Numerous rules must be followed to qualify for Florida homestead protection. Although the value of the protected homestead is unlimited, the size of the lot is limited to ½ acre if the home is located within a municipality. The ½ acre limitation does not apply if the debtor acquired the home before the incorporation of the municipality, in which event the home could be on up to 160 contiguous acres and still be protected. Any homestead located in an unincorporated area (i.e., not within a municipality) may be on no more than 160 contiguous acres and maintain homestead protection. To qualify for homestead, the owner or family members residing in the homestead must be a United States citizen or permanent resident of the United States for immigration purposes, and the owner, or at least one member of the owner’s family who lives in the residence, must be domiciled in Florida. The home must be owned by an individual or certain qualified trusts. Homestead protection is unavailable if the home is owned by a corporation, partnership or limited liability company (“LLC”).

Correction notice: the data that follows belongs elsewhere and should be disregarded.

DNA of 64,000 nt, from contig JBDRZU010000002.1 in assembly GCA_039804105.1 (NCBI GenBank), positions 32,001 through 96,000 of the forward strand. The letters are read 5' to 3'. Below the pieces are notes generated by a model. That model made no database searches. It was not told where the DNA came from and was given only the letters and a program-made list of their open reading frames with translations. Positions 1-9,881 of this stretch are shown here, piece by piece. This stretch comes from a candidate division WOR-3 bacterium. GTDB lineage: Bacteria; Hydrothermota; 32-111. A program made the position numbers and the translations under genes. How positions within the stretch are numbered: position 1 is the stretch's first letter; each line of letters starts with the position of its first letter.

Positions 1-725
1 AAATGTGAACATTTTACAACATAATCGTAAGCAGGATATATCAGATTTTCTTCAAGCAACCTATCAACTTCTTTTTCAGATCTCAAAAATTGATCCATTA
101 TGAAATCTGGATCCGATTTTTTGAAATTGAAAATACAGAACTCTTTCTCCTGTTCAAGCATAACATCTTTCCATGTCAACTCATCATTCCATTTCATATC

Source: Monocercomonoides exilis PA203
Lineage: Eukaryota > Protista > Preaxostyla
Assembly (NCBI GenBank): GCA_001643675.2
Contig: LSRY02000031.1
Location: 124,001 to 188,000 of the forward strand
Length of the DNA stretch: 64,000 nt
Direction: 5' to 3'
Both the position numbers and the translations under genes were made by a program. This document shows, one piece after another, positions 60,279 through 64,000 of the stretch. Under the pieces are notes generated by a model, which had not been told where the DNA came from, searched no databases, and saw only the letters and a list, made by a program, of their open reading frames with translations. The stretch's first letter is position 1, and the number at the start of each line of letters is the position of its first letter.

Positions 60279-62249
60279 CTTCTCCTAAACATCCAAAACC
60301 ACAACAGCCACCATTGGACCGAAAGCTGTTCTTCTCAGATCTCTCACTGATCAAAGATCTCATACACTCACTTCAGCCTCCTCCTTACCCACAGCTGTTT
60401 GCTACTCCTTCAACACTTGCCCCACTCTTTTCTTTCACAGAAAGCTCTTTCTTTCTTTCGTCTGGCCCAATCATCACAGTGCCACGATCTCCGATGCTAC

The identity of the legal owner of the homestead can have dramatic impact on the availability of the homestead exemption. Whether fee simple ownership of homestead is required to benefit from homestead protection varies based upon whether the homestead issue relates to: (i) asset protection, (ii) property tax reduction, or (iii) limitations on the ability to devise or encumber the homestead. For asset protection and property tax exemption qualification purposes, a co-op can benefit as homestead but a co-op is not homestead for limitations on descent.[1]

2-1.1  What are the Greatest Traps for the Homestead Owner for Asset Protection Purposes?

Homeowners must be certain to satisfy all statutory and administrative requirements to avoid the loss of homestead status. For example, homestead benefits are unavailable while a new home is under construction until a certificate of occupancy is granted and the homeowner resides in the residence. Only the equity in the homestead is protected. Therefore, if the home is valuable but is subject to a mortgage securing 80% of the value of the residence, then only 20% of the homestead value will be protected from creditors, because the mortgage holder will benefit from 80% of the sales proceeds.

2-1.2  What are the Biggest Traps for Professionals in Advising Homestead Issues for Asset Protection?